In the Golden and Silver Age, Batman's foes were mostly harmless. Joker was psychotic, but he wasn't a mass-murderer until the modern age. While some villains have stepped up the threat level over the years, others have been left behind, which is why it can be hard to remember that the "losers" used to be every bit as dangerous as the big boys.
A murderous gangster, Oswald Cobblepot grew up
fascinated with birds, in part because his widowed mother ran an exotic bird shop. Nicknamed "The Penguin" by his cruel classmates, the villain would ultimately take his revenge on the citizens of Gotham City, earning him the attention of the Dynamic Duo, Batman and Robin. He is both evious and ruthless, usually flying from the scene of his crimes.
The Penguin is an interesting member of Batman's rogues gallery. He's well-known thanks to Burgess Meredith's hammy portrayal on the 1960s Batman TV show, but in the comics he hardly has the status of such Bat-foes as the Joker, Two-Face, Catwoman or even Man-Bat. In fact, in the comics nowadays the Penguin mostly just runs his nightclub - the Iceberg Lounge - and serves as the underworld's information broker. This is a great role for the character, but it doesn't exactly make for life-and-death struggles with the Dark Knight.
Nonetheless, he's probably the most iconic Batman villain who had yet to be sculpted by the Four Horsemen. He's also a fondly-remembered favorite from DCUC's spiritual predecessor, Kenner's Super Powers, so it's no surprise he turned up in DCUC Series One.
Some fans were disappointed with the vaguely grotesque look of the
Penguin's face, with some likening it to the work of Mike Mignola (though to anyone sane, that's a compliment, but I digress). The best thing about the Penguin's sculpt - aside from the Horsemen's usual attention to detail - is his squat, stout body shape. For the most part, Mattel and the Horsemen are trying to maximize the number of characters they can make by creating just a few different body types, then retooling the bodies to make different characters.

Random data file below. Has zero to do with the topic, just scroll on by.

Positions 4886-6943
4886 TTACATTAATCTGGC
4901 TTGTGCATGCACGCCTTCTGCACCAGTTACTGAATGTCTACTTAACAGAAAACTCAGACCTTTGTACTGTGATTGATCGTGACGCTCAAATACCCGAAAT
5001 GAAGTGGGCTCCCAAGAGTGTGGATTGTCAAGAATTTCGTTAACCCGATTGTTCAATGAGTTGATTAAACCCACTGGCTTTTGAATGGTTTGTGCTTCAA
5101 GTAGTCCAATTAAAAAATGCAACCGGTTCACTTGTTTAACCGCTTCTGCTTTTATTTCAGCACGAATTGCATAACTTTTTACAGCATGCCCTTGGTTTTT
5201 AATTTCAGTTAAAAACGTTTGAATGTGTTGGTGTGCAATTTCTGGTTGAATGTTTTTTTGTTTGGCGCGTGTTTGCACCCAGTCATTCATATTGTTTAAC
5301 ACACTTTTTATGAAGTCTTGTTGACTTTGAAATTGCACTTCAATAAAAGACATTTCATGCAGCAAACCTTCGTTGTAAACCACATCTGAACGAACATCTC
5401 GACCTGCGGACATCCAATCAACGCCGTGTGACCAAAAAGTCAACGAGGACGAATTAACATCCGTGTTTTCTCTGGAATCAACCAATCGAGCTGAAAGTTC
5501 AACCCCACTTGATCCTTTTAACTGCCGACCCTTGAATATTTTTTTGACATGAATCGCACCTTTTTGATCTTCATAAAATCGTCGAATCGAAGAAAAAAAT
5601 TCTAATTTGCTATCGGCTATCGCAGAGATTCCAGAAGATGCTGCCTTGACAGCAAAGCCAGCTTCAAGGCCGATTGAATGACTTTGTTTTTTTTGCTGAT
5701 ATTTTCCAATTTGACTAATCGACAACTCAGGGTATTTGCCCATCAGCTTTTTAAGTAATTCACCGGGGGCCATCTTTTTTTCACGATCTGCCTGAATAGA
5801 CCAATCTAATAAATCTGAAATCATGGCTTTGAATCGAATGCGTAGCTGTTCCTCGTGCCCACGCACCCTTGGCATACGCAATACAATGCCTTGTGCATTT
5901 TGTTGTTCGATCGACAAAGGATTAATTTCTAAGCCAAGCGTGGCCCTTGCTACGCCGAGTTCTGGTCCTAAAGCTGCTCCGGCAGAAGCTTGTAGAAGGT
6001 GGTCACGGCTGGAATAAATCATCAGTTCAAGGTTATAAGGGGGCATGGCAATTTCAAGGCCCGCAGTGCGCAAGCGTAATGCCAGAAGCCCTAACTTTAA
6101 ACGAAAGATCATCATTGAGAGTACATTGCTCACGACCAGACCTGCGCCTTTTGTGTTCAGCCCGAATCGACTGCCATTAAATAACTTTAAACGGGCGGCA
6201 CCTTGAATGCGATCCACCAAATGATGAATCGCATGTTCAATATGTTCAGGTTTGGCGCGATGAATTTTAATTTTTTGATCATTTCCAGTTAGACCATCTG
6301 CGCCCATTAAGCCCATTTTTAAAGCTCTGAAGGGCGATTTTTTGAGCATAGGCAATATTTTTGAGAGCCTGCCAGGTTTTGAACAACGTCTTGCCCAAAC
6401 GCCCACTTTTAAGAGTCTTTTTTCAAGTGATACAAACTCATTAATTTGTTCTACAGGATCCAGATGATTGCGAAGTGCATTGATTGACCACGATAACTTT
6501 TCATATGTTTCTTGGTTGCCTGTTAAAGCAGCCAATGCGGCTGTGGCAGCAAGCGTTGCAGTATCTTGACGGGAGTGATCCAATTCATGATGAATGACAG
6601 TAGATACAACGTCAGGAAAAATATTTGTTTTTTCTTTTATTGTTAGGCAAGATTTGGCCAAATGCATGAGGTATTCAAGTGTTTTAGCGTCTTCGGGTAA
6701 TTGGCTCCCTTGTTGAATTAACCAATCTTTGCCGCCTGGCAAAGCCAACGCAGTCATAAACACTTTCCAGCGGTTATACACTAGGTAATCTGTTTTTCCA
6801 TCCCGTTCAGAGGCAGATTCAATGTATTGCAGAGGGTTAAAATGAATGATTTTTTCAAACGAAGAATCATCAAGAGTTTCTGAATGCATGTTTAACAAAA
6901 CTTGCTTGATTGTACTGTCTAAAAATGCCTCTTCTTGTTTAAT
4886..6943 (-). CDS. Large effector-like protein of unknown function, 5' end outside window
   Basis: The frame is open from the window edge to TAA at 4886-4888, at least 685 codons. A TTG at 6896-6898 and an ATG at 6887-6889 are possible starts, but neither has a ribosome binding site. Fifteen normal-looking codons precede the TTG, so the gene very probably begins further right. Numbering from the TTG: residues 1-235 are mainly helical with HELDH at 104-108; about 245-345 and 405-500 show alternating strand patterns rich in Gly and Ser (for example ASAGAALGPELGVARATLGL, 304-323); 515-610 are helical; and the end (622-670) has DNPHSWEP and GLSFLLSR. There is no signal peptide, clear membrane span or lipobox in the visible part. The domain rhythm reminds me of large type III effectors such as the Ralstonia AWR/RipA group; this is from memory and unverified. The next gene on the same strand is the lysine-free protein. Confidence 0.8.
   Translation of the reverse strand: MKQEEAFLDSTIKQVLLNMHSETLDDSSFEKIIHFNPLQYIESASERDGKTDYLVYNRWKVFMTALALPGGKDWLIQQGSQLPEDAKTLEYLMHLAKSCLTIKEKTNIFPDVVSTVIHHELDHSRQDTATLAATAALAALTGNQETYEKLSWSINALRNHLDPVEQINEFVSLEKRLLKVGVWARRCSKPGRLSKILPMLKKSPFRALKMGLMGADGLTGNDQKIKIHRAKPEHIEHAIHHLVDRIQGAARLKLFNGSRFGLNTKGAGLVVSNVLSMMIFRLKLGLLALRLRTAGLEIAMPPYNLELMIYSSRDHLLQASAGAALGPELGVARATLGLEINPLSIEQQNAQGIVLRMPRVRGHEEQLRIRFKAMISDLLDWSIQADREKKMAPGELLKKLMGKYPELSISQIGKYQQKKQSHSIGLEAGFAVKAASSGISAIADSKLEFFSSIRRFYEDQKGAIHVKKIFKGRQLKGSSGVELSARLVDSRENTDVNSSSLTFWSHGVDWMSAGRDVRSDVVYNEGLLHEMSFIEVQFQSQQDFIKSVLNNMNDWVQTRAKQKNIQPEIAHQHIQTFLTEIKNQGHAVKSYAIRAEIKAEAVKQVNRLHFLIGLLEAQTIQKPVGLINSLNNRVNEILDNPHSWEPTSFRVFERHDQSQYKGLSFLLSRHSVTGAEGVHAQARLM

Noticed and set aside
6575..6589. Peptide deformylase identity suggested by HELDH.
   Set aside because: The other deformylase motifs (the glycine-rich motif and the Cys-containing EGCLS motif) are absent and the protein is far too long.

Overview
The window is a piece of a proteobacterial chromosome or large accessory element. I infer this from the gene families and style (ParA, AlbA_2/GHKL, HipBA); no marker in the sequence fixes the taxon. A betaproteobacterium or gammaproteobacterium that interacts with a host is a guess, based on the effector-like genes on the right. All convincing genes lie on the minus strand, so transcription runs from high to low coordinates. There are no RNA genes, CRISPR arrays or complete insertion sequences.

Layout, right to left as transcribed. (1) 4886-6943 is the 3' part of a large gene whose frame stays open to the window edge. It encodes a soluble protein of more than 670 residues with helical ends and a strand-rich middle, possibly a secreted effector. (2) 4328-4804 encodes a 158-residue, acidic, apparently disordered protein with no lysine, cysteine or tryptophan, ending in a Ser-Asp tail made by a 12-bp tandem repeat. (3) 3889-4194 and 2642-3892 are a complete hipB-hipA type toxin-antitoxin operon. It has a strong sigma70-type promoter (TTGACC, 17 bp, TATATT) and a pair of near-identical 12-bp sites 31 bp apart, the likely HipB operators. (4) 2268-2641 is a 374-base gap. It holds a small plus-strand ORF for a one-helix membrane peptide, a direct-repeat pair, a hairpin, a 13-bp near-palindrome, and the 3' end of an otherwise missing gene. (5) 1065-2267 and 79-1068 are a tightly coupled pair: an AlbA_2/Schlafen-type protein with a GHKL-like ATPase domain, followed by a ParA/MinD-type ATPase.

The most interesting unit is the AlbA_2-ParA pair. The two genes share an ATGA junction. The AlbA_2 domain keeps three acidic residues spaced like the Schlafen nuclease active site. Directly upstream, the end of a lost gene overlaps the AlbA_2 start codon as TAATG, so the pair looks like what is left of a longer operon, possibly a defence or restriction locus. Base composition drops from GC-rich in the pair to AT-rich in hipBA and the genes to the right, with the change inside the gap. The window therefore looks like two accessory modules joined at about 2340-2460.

This works very well for superhero toys, since Batman, Superman and Green Lantern all wear pretty much the same skintight spandex and have roughly the same build. So far there appears to be five body shapes in DCU Classics: generic muscular; slender muscular; teenager; stout (Penguin) and friggin' huge muscular. Somehow, I doubt they're going
to find much re-use for the Penguin sculpt. How many other squat, fat, well-known characters are there in the DCU? Can you think of even one?
With some minor exceptions (such as Red Tornado's trim), the paint applications are the best I've seen on mass market figures and even outdo some specialty market lines. There's very little of the glossiness that makes so many mass market figures look toyish. The Super Powers Penguin was famous for his bright blue tuxedo jacket and top hat, blinding yellow cummerbund and purple pinstripe pants. The Horsemen have calmed his wardrobe down a bit, giving ol' Oswald Cobblepot a more respectable black jacket and hat. The jacket is a separate piece (not including the sleeves) of soft, pliable rubber that fits over the waistcoat, giving a more realistic impression of clothing.